If you are determined to try to nudge things along, I suppose you might see if a really big stuffed rabbit or one that moves or is creepily realistic (but was never alive) would entice her away from the stuffed dead one. But there’s no guarantee that any of these will entice your daughter to abandon her beloved dead creature.

Let me add one additional note of advice, while I’m here. Since most kids that age cycle through obsessions, it’s possible your daughter will move on not just from this particular “toy” but from rabbits to, say, owls. Or, you know, horses. So you might want to have a little chat with her eccentric grandparents about future gifts, just to make sure there’s no more taxidermy in your future. —Michelle Herman

From: “My In-Laws Gifted My Daughter a Stuffed Dead Rabbit. She Loves It.” (Jan. 17, 2021)

Dear Care and Feeding,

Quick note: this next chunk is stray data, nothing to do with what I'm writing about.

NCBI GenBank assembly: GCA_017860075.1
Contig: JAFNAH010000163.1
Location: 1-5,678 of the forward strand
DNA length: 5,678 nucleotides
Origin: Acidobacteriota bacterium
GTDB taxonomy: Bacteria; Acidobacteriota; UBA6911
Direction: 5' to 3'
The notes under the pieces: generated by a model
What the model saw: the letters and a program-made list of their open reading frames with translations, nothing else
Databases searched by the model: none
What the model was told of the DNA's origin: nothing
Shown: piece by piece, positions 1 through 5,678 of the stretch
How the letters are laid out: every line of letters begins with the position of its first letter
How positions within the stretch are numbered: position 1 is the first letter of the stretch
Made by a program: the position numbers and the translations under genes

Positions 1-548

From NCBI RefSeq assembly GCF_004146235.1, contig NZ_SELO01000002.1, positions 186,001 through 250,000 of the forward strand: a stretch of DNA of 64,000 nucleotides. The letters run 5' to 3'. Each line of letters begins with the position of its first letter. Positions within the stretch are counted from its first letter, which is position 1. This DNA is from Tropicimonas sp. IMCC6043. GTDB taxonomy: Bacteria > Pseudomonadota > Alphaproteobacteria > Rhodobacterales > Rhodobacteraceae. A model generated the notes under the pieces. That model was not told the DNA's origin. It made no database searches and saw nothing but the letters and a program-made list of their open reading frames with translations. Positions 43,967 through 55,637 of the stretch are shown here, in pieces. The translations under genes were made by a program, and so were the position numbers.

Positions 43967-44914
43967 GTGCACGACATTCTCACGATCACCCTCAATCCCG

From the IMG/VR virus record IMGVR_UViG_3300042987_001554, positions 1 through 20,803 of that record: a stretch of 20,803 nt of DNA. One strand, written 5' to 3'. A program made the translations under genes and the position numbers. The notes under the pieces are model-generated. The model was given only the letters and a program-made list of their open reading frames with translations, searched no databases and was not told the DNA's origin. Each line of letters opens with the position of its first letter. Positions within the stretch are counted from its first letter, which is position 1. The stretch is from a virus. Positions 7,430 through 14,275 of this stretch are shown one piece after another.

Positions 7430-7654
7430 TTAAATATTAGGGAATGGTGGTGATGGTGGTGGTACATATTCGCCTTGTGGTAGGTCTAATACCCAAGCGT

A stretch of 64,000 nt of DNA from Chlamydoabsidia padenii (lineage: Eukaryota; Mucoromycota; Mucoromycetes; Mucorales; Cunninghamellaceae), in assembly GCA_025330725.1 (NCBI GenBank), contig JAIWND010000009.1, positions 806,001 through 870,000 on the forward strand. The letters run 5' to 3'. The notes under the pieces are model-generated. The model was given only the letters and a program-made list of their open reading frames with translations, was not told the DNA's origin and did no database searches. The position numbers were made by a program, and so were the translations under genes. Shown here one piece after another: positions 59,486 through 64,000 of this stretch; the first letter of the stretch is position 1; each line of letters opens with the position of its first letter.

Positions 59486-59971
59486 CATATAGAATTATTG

My Aunt Mildred has just passed. She was in her late 80s, it was in her sleep, we’re all at peace about it.

Here’s the problem: In her will, she left my 14-year-old daughter her horrible bird. I am biased, because I grew up in New York and see all birds as rats with wings, but I never imagined one would wind up living and pooping in my house.

It’s a monk parakeet, which the internet tells me can live from 15 to 20 years (“Hawk” is, as far as we can tell, about 5 years old.) I don’t want it in my house, and I really don’t want to inherit it when my daughter leaves for college. What do I do?

As someone else who would never allow a bird to live in her home, I understand your aversion. Nor am I overly hung up on Aunt Mildred’s wishes here, as she is dead. She shouldn’t have bought a bird that lives for 20 years in her 80s if she wanted to control all possible outcomes.